I often see attempts at valuing miles. On an airline like Southwest or JetBlue, it’s easy to do, since the price of a ticket in points is based on the cash cost of the ticket. Higher cash cost equals more points, and it tends to be a pretty consistent ratio.
It’s harder to do with the legacy carriers, where mileage awards are based on where you are flying. You may get a ton of value out of using miles for an expensive ticket, or very little value by using miles on a cheap ticket. But the old adage that airline miles are worth $.02 each no longer holds true. On average, that number should be somewhat lower, as programs have devalued the points over time.
United Offering Miles At 1.8-1.9 Cents Each
It’s not a terrible offer if you need the miles right now to book a trip. United is offering miles as low as about 1.9 cents each, depending on how many you buy. Naturally, the more you buy, the better your rate, with the best price per mile available when you max out the deal:
There’s a pretty easy answer to the question of whether you should buy miles. Answer the following question: Is the flight that I want available right now and would paying for it with miles be less costly than paying for it with cash?* If the answer is yes, feel free to move ahead.
Don’t Bank Miles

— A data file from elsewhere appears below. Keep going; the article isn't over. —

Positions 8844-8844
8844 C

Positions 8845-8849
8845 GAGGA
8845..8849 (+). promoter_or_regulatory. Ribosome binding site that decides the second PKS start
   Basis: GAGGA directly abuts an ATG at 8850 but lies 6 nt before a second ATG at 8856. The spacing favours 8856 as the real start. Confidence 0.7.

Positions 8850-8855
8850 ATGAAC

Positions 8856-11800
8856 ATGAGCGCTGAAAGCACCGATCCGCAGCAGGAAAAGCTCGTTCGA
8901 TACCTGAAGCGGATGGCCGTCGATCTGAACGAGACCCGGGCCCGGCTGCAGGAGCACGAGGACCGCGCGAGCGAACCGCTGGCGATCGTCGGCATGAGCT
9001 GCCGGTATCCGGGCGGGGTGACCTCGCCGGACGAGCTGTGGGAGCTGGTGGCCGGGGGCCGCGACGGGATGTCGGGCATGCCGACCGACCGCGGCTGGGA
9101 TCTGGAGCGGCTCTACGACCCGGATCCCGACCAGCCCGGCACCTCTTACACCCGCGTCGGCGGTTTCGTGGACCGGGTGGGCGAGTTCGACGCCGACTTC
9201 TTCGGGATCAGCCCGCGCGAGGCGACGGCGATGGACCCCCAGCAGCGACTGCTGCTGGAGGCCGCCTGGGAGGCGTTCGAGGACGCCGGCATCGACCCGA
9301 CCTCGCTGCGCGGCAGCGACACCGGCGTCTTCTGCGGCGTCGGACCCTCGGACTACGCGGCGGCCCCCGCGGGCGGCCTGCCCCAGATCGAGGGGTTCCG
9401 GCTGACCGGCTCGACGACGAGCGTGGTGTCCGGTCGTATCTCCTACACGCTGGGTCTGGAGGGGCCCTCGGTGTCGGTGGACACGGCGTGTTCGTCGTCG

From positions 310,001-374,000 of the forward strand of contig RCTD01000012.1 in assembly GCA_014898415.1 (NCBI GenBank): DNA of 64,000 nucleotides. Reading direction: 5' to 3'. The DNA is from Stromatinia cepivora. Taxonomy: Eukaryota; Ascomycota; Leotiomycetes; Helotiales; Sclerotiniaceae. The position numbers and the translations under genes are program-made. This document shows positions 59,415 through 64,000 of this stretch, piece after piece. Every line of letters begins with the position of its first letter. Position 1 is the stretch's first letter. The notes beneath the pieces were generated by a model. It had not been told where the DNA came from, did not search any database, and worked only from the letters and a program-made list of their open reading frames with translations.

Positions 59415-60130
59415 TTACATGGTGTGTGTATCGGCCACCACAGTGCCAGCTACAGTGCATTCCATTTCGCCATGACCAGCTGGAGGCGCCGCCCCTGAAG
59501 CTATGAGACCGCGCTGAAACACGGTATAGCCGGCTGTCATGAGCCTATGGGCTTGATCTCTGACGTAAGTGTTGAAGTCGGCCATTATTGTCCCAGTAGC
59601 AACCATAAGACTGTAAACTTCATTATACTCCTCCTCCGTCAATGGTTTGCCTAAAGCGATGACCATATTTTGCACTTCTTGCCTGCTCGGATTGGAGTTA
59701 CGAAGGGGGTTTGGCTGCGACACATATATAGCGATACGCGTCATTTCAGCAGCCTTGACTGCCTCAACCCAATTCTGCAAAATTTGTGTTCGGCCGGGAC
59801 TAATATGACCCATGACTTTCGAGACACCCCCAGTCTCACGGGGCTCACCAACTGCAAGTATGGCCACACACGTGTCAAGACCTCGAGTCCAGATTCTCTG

Miles don’t earn interest. They devalue over time, as the supply of miles greatly exceeds what the airlines allow you to do with them at a reasonable cost.
Also, don’t get fooled by the 75% bonus, 100% bonus or whatever else the airline is offering you. Your final purchase price should be how much you pay per mile, nothing else. A month ago, American Airlines offered a 75% bonus on its top purchase. In the end, though, the cost per mile with a 75% bonus was almost exactly the same as the price with United’s 100% bonus, since the base rates are different.
*Beginner’s Hint: There are two other things to remember. First, if you fly using miles, you don’t earn miles, so be sure to add back the number of miles that you would have earned if you do end up purchasing miles. Second, check with the airline to see when your miles will hit your account. The last thing you want to do is spend thousands of dollars for miles, only to have that great reward ticket disappear.
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